5 Things You Shouldn’t Say in a Global Economy
Thomas Friedman told us the world was flat in 2005, but just like the general…
While many parents decide to work from home in order to achieve a better work-life balance, the arrival of a newborn is simply bound to shake things up and generate new challenges.
Here are 10 tips to help you successfully balance working full-time at home and taking care of a baby.
Consider finding a daycare for your child or having a sitter come and take care of the baby during the day. With someone else on the job, you’ll be able to concentrate on your tasks and accomplish your working goals, allowing you to really focus on your newborn once you’re done for the day.
This goes especially for mothers, who will be experiencing all the tears and joy of excessive hormones. Add a dash of nerves and lack of confidence, and you’ve got yourself a powerful mix for an explosion that will shake the foundations of your home.
The key is to stay positive and take things as they come. Try to always see the bigger picture and don’t let yourself be led astray by emotions. Master your mindset to keep you cool and avoid the explosive meltdown that will come if you don’t take a deep breath and let off some steam.
If there’s one thing you’ll learn while handling a newborn, it’s flexibility. Prepare yourself for working strange hours. Your workday will get unpredictable until you manage to develop a regular routine with the baby care.
Try to avoid overlapping your home and work life at all cost – mixing these two areas of life together, you’ll soon feel burnt out with no motivation to go on. Even if it’s just 5 minutes, make sure to leave out some quiet time for yourself and devote it to relaxation and reflection.
After a while you’ll be able to schedule the naps of your baby. This is a great opportunity to get some serious work done. That’s why it’s important that you don’t nap when your baby does.
Of course, you can nap if you feel particularly tired, but try to stick to your schedule – right now, it’s orchestrated by baby care, but in a while you might need to make a new one that will allow you to devote more time to your work.
When you’ve got a baby at home, don’t count on just sitting down in front of your computer and working with no interruption for a couple of hours. Learn to work in pockets of time – this requires you to be able to stop quickly and re-engage with your work even faster.
With a bit of thought, you’ll develop a system for yourself to keep your work on track. Jot a reminder to yourself when getting up from your desk or rearrange your schedule to perfectly match the baby – use feeding or baby play moments to catch up on your emails and sit down to intense work when the baby is asleep.
Wearing a baby in a carrier is a very smart option for all busy parents – you’ll have your hands free and you’ll keep your baby close. This is something babies generally like. They calm down and snuggle quietly, while you’ve got your hands free to type or work with papers.
If you’ve got other children at home, the baby carrier will additionally help you to maintain order and make sure that the baby is not woken up or disturbed by older siblings.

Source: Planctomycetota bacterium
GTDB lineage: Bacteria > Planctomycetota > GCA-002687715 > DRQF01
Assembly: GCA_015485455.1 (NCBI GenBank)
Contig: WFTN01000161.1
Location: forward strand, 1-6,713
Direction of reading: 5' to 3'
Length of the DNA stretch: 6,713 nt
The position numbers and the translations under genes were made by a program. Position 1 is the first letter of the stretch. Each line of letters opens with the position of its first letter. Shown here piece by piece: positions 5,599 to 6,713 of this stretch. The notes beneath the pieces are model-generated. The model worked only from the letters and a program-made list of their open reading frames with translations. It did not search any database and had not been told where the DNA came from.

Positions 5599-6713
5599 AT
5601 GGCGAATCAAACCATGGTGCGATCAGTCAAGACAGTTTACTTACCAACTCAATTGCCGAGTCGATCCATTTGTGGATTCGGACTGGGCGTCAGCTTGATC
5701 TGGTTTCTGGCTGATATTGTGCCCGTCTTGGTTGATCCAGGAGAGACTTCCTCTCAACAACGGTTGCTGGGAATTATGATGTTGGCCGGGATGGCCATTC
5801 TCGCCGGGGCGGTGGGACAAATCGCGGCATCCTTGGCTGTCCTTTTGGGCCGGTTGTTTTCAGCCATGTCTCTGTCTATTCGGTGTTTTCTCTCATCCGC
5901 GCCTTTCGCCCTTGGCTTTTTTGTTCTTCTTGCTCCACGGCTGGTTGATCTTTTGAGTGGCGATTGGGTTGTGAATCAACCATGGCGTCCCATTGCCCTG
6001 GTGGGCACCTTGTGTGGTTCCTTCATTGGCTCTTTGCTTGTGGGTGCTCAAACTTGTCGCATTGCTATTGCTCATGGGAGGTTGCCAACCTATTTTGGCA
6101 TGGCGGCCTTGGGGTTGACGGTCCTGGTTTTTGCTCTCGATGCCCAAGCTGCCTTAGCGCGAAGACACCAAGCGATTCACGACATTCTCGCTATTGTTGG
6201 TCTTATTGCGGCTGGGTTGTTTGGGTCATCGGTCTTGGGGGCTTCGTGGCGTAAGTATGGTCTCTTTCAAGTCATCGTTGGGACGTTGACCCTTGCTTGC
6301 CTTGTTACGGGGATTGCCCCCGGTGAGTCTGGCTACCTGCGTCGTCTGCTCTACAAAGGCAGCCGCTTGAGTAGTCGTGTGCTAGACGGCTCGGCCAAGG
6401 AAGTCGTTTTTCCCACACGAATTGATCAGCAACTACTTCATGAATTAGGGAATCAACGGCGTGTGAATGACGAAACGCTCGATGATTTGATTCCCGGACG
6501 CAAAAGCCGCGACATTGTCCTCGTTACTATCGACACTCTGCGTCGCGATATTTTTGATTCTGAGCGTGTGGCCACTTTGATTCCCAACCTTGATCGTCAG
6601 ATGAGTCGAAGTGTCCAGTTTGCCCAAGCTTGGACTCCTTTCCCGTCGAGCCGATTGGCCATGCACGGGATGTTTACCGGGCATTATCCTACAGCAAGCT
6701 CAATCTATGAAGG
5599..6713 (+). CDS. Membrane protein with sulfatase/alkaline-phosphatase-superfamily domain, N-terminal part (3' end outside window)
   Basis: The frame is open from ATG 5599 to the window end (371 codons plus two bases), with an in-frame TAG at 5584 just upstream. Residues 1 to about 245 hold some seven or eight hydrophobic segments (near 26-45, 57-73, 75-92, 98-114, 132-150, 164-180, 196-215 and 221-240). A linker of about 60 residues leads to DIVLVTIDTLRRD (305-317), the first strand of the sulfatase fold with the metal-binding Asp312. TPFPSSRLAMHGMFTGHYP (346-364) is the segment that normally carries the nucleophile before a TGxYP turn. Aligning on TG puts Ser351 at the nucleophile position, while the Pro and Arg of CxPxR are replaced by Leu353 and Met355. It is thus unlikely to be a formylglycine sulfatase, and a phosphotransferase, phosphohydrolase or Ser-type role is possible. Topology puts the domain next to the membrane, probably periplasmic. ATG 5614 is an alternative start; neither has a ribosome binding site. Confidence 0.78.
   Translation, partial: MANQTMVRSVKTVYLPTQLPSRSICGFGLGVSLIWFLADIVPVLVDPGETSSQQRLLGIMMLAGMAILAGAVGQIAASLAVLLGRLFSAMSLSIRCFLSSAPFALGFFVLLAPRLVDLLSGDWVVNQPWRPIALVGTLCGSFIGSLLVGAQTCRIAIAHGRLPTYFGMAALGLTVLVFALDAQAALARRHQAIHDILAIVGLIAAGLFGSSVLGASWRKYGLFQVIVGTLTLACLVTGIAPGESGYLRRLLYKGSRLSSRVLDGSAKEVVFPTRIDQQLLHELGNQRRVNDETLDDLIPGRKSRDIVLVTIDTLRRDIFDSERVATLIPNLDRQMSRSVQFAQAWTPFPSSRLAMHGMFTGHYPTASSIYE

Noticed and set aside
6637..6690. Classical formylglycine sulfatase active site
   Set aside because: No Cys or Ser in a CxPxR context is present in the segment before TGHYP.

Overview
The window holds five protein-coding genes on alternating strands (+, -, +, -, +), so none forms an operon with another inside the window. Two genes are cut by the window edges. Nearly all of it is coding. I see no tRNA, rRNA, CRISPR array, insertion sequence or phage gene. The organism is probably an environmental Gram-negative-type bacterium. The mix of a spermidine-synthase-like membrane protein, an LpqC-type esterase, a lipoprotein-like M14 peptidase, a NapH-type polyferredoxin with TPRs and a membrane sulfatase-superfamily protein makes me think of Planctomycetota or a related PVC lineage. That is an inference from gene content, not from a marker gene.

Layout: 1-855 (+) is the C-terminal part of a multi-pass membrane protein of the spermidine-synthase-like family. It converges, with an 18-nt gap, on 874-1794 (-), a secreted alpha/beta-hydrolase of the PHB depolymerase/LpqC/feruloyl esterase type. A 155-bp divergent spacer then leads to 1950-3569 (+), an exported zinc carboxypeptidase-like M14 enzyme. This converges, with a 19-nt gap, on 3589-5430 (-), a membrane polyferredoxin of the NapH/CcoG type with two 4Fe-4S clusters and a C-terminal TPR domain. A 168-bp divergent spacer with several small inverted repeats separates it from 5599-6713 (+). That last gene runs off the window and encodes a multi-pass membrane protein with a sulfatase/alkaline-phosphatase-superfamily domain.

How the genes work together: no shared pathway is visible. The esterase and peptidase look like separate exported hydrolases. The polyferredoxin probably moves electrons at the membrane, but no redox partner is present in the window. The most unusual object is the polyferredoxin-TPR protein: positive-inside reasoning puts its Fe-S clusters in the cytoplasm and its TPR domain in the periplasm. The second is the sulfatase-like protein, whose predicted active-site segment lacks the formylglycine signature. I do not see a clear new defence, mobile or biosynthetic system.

Find a source of patience in yourself and channel it outwards. Be patient with your baby, with your partner, your other children and most importantly, be considerate and patient with yourself.
Women often feel that having a baby is a risk to their careers. The truth is that some careful planning and smart time management is all it takes to stay flexible and productive. Don’t expect yourself to return to your former professional lifestyle immediately.
Working at home, you have a certain degree of flexibility and freedom other professionals don’t. That’s why it’s paramount that you get as much work done as possible before the baby is born. This is also the perfect time to make some plans for the first months of having the baby at home.
You can start by working just a couple of hours a day and gradually extend that period, introducing a babysitter or daycare, to come back to the swing of things in time. You’ll want to spend every second with your child and planning ahead will help you to avoid making sacrifices in both your work time and baby time.
The beauty of outsourcing is that you can perfectly match it to your needs. Have a line of dependable contractors ready to help you once the baby is born.
Once you’re back in the game, you’ll discover that you haven’t missed so much and that you’re fully prepared to be focused and productive just like in the pre-baby period. Letting other people complete specific tasks for you is a great solution.
Serious responsibilities like nursing a baby are always easier when you’ve got support from other people – most importantly, your partner. The arrival of a baby is an excellent way to cement the relationship by sharing the responsibility. Initiate planing before the baby is born to make sure that you’re not surprised by any sudden routine alterations – the baby will itself generate a host of massive changes in your lives!
Needless to say, working at home while nursing a baby is a challenge, but not one you cannot face. Remember that you’re not alone in this. You’ve got your friends, family and partner who can all step in and allow you some time to focus on yourself and your professional life. Don’t lose your focus and don’t forget that despite all the problems and challenges, there’s so much joy to parenthood.